Water-Cooled Xeon Mini-ITX Workstation

ASUS H81M-ITX Motherboard

Several weeks ago, I decided that I wanted to do a desktop refresh and update of my primary workstation. If you follow my blog, you will know that I work both as a Cloud Architect and Consultant, and as such, I work 100% from home. That said, I have a very nice setup already, with the primary “wow” factor that most people get when they walk in the office being that I have three 27″ LED monitors on a triple monitor stand. It makes a pretty good impression, with the primary benefit being that it allows me to multitask very well when doing systems administration. My next upgrade for my desktop will be triple 4K screens. But enough of that.

My old desktop was an AMD rig with a FX-8350 with 16GB of RAM in a mid-tower ATX case with a 6GB/sec SSD as the OS drive, and a 2TB data drive. Not a bad setup at all and very responsive, but there were times I could definitely feel the lack of horsepower at the top end. Also, the FX-8350 was starting to get a little long in the tooth, as was my video card. So, time for a solid refresh.

Water-Cooled Mini-ITX Workstation: Build Philosophy

Water-Cooled Xeon Mini-ITX Workstation: Philosophy

For me, responsiveness is everything; quick boots, quick program launches, quick restorations from sleep, and the ability to multitask well. My desktop environment is heavily customized, and I keep a lot of system administration tools running in memory, so that means lots of RAM. This time around, I also wanted to go with a mini-ITX build for size, and to also keep everything as quiet as possible, which is a new direction for me, as I usually build these huge full tower ATX builds with multi-drive RAIDs, RAID cards, and so on. Thus, I want a high performance system, squeezed into a small space, that runs cool and is quiet. Sure, no problem.

Water-Cooled Mini-ITX Workstation: CPU ChoiceWater-Cooled Xeon: Processing Power

For the CPU, I decided to go with the Xeon line. Although the Haswell line was a tempting refresh, the performance of many of the Haswell chips are simply still not up there in the top 5% of the performers. Passmark keeps a very good database of results for CPUs, and checking through the single thread performance charts, the E3 -1270v3 was ruling the top of the charts at a very attractive price point. Basically, the E3-1270v3 is an i7-477x without the built-in graphics. This brings it down to a lower power cost and still keeps the total cost around $300. Considering that I am driving three monitors, and will be using a discrete graphics card, I do not need the built-in graphics at all. In addition, many of the LGA 1150 boards will support the LGA 1150 Xeons just fine and will even allow them to run with cheaper, non-ECC memory. Since this is just a workstation, and not a sever, I feel fine running normal, non-ECC memory.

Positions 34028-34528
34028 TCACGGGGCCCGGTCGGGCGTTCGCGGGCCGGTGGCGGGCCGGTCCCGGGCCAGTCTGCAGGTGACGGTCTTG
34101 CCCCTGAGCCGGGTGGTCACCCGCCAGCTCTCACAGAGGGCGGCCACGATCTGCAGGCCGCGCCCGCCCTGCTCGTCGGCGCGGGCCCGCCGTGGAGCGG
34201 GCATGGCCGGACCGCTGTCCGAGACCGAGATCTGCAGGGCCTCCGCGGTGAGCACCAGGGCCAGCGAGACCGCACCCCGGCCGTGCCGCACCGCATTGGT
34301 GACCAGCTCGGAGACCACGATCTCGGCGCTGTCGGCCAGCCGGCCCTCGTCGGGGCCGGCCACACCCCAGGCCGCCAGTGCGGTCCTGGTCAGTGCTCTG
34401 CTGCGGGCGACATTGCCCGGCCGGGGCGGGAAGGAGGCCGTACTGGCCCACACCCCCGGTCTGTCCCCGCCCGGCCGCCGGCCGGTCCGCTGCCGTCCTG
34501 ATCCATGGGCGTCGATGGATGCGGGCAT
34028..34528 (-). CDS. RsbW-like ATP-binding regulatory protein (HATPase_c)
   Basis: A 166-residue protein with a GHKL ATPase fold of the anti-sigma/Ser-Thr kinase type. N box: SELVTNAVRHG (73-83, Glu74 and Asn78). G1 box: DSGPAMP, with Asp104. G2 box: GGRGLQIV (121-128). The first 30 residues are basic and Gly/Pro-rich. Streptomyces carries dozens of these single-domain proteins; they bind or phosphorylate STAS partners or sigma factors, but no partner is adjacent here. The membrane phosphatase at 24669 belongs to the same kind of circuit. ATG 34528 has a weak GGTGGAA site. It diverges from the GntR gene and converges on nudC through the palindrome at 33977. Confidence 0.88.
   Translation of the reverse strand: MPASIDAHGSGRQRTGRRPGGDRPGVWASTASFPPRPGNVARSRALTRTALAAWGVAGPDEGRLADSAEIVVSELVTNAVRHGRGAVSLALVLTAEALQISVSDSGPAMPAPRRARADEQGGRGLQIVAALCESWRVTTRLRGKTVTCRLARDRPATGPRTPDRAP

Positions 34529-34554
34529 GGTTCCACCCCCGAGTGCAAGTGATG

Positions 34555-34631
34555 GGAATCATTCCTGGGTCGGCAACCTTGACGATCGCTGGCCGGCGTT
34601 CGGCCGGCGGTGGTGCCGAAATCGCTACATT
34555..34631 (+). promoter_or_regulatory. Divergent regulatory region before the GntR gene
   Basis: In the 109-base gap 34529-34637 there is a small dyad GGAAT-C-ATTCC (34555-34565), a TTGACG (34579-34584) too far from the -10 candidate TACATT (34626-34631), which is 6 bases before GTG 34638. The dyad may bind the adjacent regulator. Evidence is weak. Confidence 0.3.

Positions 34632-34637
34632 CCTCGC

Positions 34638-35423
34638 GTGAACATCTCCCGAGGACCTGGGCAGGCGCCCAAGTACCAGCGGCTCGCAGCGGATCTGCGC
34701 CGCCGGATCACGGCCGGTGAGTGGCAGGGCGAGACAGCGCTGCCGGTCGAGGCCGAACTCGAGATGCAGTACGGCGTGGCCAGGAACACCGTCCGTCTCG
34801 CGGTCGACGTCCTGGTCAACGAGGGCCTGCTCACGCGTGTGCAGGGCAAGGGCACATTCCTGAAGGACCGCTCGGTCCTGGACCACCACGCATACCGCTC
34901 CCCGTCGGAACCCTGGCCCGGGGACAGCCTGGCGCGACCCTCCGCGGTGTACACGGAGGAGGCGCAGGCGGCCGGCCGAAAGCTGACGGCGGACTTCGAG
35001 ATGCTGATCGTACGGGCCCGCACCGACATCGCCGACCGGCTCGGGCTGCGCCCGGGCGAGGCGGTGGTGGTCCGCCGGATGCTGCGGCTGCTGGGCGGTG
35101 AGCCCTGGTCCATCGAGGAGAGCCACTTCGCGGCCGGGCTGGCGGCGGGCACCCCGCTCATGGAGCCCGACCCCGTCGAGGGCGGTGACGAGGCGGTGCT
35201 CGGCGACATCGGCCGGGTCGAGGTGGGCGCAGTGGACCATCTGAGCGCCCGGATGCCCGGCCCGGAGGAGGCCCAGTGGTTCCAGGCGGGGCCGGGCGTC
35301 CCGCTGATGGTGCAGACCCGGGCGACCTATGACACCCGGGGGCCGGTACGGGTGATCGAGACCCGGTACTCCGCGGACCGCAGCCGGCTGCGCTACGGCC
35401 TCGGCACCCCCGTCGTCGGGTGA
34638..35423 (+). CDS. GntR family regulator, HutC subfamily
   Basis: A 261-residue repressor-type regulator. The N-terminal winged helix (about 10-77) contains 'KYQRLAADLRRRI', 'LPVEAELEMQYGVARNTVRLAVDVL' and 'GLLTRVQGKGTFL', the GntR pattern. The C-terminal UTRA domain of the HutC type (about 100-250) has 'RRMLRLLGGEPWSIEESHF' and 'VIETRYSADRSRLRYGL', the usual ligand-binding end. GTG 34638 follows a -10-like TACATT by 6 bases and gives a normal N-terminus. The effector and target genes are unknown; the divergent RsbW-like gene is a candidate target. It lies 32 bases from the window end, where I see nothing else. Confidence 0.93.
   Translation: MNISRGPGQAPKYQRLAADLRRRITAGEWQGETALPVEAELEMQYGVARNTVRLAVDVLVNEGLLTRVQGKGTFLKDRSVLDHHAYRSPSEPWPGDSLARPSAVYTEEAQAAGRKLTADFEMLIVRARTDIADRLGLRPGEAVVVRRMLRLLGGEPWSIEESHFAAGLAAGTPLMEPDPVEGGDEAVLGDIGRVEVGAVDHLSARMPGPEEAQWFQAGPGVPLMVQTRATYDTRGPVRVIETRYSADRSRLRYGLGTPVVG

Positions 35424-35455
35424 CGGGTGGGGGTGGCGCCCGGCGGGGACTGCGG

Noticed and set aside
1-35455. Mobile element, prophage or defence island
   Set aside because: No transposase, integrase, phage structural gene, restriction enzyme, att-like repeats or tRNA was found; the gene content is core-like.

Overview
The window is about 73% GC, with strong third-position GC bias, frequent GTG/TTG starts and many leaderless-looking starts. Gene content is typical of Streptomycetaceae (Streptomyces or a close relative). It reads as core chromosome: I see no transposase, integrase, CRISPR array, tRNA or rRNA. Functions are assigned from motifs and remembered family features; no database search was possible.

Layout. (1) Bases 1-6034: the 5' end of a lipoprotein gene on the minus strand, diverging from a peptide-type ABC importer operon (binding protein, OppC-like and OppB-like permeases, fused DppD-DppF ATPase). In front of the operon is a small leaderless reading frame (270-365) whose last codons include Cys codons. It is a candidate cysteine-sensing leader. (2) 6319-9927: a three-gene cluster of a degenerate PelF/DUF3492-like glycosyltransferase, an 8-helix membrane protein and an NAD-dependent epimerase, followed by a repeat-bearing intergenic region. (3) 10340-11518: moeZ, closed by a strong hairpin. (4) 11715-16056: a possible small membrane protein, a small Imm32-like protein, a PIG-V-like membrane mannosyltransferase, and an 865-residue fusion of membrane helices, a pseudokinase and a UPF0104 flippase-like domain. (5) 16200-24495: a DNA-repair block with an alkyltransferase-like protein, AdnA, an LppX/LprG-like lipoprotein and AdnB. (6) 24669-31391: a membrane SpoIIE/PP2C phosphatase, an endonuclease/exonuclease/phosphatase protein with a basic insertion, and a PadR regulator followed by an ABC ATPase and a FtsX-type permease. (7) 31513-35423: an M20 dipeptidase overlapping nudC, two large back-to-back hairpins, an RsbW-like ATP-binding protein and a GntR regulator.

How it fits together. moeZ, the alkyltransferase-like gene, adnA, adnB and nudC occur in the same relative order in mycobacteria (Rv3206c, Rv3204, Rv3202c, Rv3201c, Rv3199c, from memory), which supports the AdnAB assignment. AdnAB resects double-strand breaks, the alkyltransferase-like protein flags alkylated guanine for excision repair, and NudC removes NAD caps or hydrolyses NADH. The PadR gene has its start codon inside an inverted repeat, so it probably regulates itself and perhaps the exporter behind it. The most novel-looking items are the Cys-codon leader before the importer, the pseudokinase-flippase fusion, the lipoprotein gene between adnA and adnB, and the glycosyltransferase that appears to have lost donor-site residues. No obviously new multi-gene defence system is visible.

Water-Cooled Mini-ITX Workstation: Cooling

Water-Cooled Xeon: Cooling

For the cooling, again, I wanted quiet, and although I could go with air cooling, water cooling, especially with the great all-in-one water cooling systems out there was attractive. Since the case is also caught up in this, I took this into account, and wanted an ITX case that looked good, and also took a full size graphics card. My case of choice was the BitFenix Phenom ITX, and since it would take a full 240mm radiator, I decided on a Corsair H100i water cooler. For air cooling, I chose a SilverStone 180mm Air Penetrator AP182 to put at the front of the case to push real air through the system.

Water-Cooled Mini-ITX Workstation: Video Card

Water-Cooled Xeon: Video Card and Monitors

My graphics card was an easy choice: I’ve been using AMD cards for years, and love their Eyefinity setup. It allows you to combine all three monitors into a single resolution desktop (so my desktop is 5760 x 1080) and you can run six or more monitors per card easily. When you’re using more than two monitors, however, your primary desktop (your “anchor”) must use DisplayPort, and I already knew this and was using an AMD card before my refresh, so I had the monitors covered: three ASUS VS278 27″ LED monitors. Moving up on my graphics card, and having great experiences with MSI cards, I chose a MSI Radeon R9 270X 4GB with two DVI ports, 1 DisplayPort, and an HDMI port.  To manage my desktop more efficiently and give me some cool desktop options, I use Display Fusion Pro and Stardock’s Fences.

Water-Cooled Mini-ITX Workstation: Power Supply

Water-Cooled Xeon: Power Supply